Unless there is a dispute as to the amount owed, when a business defaults on an obligation to a creditor, a choice is made to pay only those bills essential to cover fixed overhead. This allows a business to create time and space to start making profits again.
Creditors want to get paid and they don’t want to finance a business plan, especially against their will. When they contact their delinquent accounts and are told that there is a cash flow problem, it stimulates frustration. And if they are ignored, it stimulates anger. That can lead to unpleasant calls, bullying collection agents, and lawsuits from collection attorneys.
Communication is the key. To relieve the stress of this situation and to find a mutually-acceptable solution to the problem, it is essential to stay in touch with an unpaid creditor. Always return phone calls and respond to letters and emails. In the response it is important to be honest, which means not making new promises that will be difficult to keep. Don’t inflate the future. And being honest also means telling a creditor that you do not have the funds on hand at this time to send them anything. You can discuss generally what steps the business is taking to restore profitability, such as reducing overhead, starting a new marketing plan, and/or trying to raise capital. Most importantly, you can agree to talk again at a specific time. This is a promise that can be kept.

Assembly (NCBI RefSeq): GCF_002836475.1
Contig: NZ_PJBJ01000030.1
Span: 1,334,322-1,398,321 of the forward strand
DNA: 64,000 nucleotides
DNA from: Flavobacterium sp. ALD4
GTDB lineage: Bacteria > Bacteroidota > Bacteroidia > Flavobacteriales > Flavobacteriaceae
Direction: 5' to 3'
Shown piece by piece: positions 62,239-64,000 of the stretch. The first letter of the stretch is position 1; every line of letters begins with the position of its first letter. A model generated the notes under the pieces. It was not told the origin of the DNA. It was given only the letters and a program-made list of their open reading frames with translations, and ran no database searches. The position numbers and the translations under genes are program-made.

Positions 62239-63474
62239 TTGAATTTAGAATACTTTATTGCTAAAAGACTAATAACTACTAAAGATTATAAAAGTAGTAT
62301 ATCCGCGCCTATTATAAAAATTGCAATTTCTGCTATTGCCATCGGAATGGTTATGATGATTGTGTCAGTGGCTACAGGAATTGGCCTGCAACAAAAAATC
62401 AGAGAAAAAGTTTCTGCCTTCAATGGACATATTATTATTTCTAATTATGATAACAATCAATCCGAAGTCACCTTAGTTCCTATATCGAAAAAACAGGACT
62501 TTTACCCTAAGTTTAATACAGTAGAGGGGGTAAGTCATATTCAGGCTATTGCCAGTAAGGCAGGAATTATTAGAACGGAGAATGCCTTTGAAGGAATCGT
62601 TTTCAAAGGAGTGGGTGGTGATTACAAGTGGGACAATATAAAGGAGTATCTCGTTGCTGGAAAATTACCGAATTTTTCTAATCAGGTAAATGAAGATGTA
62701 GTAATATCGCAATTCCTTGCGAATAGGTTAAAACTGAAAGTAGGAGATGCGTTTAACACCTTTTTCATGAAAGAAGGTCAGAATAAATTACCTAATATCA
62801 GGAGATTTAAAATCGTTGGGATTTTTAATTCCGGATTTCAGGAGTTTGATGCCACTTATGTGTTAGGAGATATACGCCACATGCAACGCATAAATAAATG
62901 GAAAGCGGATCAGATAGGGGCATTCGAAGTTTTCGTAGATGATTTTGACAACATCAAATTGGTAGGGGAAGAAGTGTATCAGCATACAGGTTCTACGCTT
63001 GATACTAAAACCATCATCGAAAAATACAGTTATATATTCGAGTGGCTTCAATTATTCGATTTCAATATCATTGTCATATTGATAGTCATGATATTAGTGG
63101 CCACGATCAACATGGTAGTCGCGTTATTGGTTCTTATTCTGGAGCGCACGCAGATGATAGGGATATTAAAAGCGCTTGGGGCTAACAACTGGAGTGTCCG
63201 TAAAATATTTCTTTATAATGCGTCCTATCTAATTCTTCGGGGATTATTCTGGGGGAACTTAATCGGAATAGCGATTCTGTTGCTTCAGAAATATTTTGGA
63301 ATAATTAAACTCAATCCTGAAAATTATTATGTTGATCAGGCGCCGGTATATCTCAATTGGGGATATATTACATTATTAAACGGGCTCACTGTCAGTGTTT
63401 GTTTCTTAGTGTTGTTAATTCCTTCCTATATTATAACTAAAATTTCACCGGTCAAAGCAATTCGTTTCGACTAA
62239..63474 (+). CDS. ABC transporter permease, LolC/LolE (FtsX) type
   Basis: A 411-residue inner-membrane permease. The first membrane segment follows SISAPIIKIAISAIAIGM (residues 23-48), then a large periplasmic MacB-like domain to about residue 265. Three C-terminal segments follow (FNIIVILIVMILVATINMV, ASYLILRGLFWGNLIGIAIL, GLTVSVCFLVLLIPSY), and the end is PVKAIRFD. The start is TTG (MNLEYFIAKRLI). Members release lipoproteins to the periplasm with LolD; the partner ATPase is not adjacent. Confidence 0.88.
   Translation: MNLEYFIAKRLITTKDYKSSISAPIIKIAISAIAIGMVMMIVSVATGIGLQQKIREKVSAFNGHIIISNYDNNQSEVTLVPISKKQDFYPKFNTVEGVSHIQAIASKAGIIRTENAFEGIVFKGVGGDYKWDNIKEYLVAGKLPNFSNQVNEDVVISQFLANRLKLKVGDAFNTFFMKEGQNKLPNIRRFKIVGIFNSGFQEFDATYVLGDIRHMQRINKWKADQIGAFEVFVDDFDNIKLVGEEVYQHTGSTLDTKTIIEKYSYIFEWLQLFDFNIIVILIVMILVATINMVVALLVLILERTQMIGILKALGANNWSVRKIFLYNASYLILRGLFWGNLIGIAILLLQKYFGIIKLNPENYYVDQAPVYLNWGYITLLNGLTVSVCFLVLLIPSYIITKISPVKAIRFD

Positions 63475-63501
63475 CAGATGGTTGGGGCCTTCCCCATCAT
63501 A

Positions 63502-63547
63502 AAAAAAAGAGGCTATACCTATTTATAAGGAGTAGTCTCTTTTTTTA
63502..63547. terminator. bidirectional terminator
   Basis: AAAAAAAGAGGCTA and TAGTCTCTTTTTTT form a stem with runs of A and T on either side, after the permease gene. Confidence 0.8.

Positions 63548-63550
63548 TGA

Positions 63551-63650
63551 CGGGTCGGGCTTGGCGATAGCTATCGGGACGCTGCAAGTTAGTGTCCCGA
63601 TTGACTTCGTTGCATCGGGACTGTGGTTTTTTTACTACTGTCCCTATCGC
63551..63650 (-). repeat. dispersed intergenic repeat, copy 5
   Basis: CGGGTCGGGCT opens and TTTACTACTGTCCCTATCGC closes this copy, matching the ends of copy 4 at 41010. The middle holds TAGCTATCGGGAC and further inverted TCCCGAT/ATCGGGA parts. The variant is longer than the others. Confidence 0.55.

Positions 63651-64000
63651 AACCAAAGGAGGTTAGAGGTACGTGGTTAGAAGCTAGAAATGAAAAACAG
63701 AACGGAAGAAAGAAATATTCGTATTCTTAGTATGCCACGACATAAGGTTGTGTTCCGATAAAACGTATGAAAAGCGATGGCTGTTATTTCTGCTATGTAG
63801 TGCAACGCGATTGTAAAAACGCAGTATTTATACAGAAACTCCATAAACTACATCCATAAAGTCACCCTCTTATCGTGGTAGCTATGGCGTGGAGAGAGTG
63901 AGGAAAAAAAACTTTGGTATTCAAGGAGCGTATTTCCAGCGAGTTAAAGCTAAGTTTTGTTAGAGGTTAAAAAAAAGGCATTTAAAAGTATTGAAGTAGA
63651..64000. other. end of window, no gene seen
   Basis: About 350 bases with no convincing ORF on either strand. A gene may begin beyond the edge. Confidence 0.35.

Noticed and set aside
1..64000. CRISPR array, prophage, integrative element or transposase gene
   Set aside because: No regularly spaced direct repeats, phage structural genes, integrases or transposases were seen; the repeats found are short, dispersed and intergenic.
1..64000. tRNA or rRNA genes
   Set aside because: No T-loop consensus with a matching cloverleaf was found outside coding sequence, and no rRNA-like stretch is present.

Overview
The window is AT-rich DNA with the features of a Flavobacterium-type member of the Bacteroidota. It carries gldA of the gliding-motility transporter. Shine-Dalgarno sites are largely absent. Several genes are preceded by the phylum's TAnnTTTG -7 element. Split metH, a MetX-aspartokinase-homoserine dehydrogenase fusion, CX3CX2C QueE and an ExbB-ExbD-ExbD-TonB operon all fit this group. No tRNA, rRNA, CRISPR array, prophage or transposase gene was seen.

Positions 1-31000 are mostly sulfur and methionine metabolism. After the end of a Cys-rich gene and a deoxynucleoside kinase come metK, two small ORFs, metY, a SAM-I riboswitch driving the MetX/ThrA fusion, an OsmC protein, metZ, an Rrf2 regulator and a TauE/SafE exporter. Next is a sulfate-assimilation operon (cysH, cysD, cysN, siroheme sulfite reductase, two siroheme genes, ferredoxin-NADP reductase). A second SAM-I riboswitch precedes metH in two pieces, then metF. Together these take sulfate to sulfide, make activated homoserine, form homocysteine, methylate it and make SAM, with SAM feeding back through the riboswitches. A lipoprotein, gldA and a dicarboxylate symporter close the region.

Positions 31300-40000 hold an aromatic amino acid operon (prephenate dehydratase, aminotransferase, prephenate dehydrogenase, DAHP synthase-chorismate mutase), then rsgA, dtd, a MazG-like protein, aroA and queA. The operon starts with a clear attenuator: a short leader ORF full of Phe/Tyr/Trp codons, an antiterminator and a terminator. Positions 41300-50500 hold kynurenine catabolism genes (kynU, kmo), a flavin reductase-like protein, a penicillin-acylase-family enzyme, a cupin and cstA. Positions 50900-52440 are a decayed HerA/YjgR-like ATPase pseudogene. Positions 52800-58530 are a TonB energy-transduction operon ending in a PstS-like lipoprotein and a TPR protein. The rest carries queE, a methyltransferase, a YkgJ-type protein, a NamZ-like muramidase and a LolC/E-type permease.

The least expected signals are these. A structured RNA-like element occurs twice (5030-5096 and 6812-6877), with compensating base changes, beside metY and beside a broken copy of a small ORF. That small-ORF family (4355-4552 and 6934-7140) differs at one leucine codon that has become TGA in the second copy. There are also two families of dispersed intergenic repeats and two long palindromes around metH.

Many creditors understand this and will be patient, especially in this economy. They will accept small monthly payments to maintain good faith in the short run. Eventually, they will enter into longer term installment agreements for the full amount, or even reduce the debt if given a lump sum payment immediately, and even take installment payments for a reduced amount.
Until a solution is reached, keep talking. Be prepared to experience the frustration of a creditor without taking it personally. Often judgmental statements are made that sound punishing. Some creditors, collection agents, and attorneys believe that making these kinds of statements will intimidate the debtor into paying them sooner than later. Don’t be intimidated. At the same time, be respectful, and request a date and time for a future call Keep talking. A solution will emerge. I always tell my clients that you have more time to solve the problem than you think.